To the delight of Verso’s many fans, the new site—which has a fluid homepage able to completely shift in appearance day to day—not only beautifully showcases books and authors but is also home to the Verso Blog as well as discussion forums where users can start and engage in discussions about Verso’s books. The Blog is fully syndicated to both Book and Author pages—something never before done on a publisher’s website.

So excited is Verso at its sudden new online presence that the site’s launch is accompanied by a series of flash ads across outlets key to Verso’s audience such as the Nation, Bookforum, the New York Review of Books, Guernica, the Indypendent and the London Review of Books. The ads highlight 40th anniversary publications such as The Verso Book of Dissent and Tariq Ali’s The Obama Syndrome. Other 40th year titles include André Schiffrin’s Words and Money and Slavoj Žižek’s Living in the End Times.

Verso Books, launched by the New Left Review in 1970, now has offices in London and New York and publishes 80 books a year, adding steadily to its 40 year backlist—the entirety of which will be added to the new website by end 2011. Distributed in the US by W.W. Norton, Verso’s sales grew 23% during 2009 to reach $4m worldwide, and sales so far this year are growing at an even faster rate. It appears the time is ripe for radical presses …

For those wanting to join in the 40th celebrations, Verso is throwing a party this Friday September 24th in the courtyard of The Old American Can Factory in Brooklyn where Verso staff will be joined by authors, publishing colleagues, and fans young and old: http://www.versobooks.com/events/2-v40-a-party-to-celebrate-forty-years-of-radical-publishing

For more information call: 718-246-8160

—END—

‘I believe in the afterlife.

It starts tomorrow,

When I go to work’

Cold Hands & Quarter Moon, ‘Human Herbs’ at: http://www.myspace.com/coldhandsmusic (recording) and http://www.youtube.com/watch?v=2h7tUq0HjIk (live)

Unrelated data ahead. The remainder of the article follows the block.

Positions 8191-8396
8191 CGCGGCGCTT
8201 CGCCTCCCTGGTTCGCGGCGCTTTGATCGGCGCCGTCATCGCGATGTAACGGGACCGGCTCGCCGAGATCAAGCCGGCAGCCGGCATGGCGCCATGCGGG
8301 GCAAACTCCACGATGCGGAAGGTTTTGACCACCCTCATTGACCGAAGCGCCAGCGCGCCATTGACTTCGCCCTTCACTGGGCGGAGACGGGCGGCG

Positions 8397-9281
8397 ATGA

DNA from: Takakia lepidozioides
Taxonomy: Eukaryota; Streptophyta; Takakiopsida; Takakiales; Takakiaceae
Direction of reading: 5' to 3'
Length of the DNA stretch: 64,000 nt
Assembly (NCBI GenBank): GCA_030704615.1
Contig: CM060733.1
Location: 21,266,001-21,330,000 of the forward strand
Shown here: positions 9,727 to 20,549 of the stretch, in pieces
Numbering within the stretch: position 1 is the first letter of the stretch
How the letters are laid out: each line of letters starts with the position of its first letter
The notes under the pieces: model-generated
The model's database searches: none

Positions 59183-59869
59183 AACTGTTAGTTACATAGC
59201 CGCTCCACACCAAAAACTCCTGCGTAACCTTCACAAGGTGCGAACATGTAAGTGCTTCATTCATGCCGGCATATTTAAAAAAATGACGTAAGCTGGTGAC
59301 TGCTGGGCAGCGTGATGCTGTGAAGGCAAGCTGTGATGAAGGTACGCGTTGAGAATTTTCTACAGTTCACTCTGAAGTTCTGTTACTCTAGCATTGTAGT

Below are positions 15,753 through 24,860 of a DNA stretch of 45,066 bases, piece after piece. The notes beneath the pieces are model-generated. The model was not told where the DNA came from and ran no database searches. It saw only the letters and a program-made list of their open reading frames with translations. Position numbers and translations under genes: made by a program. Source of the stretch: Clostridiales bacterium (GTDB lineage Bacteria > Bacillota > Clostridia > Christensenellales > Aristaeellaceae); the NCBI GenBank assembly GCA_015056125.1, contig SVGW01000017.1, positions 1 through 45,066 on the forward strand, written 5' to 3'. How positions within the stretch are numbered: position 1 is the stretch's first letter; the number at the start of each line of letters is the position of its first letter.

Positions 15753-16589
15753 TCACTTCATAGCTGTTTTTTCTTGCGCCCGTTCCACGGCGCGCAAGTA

Posted here by Glenn Rikowski

The Flow of Ideas: http://www.flowideas.co.uk

MySpace Profile: http://www.myspace.com/glennrikowski

The Ockress: http://www.theockress.com

CLR James

SAVE THE CLR JAMES LIBRARY

The CLR James Library, in Hackney, east London, is being ‘renamed’. History is being re-written, and a proud tradition and a significant historical figure are being downgraded and hope for the future marginalized on the alter of managerialism.

Sign the petition here: http://www.ipetitions.com/petition/saveclrjameslibrary/

At the Rendezvous of Victory

September 22, 2010

By Scott McLemee

http://www.insidehighered.com/views/mclemee/mclemee307

One of the turning points in my life came in 1988, upon discovery of the writings of C.L.R. James. The word “discovery” applies for a couple of reasons. Much of his work was difficult to find, for one thing. But more than that, it felt like exploring a new continent.

James was born in Trinidad in 1901, and he died in England in 1989. (I had barely worked up the nerve to consider writing him a letter.) He had started out as a man of letters, publishing short stories and a novel about life among the poorest West Indians. He went on to write what still stands as the definitive history of the Haitian slave revolt, The Black Jacobins (1938). His play based on research for that book starred Paul Robeson as Toussaint Louverture. In 1939, he went to Mexico to discuss politics with Leon Trotsky. A few years later — and in part because of certain disagreements he’d had with Trotsky — James and his associates in the United States brought out the first English translation of Karl Marx’s Economic and Philosophical Manuscripts of 1844. (By the early 1960s, there would be a sort of cottage industry in commentary on these texts, but James planted his flag in 1947.)

He was close friends with Richard Wright and spoke at Martin Luther King, Jr.’s church. At one point, the United States government imprisoned James on Ellis Island as a dangerous subversive. While so detained, he drafted a book about Herman Melville as prophet of 20th century totalitarianism — with the clear implication that the U.S. was not immune to it.

Settled in Britain, he wrote a book on the history and meaning of cricket called Beyond a Boundary (1963). By all accounts it is one of the classics of sports writing. Being both strenuously unathletic and an American, I was prepared to take this on faith. But having read some of it out of curiosity, I found the book fascinating, even if the game itself remained incomprehensible.

This is, of course, an extremely abbreviated survey of his life and work. The man was a multitude. A few years ago, I tried to present a more comprehensive sketch in this short magazine article, and edited a selection of his hard-to-find writings for the University Press of Mississippi.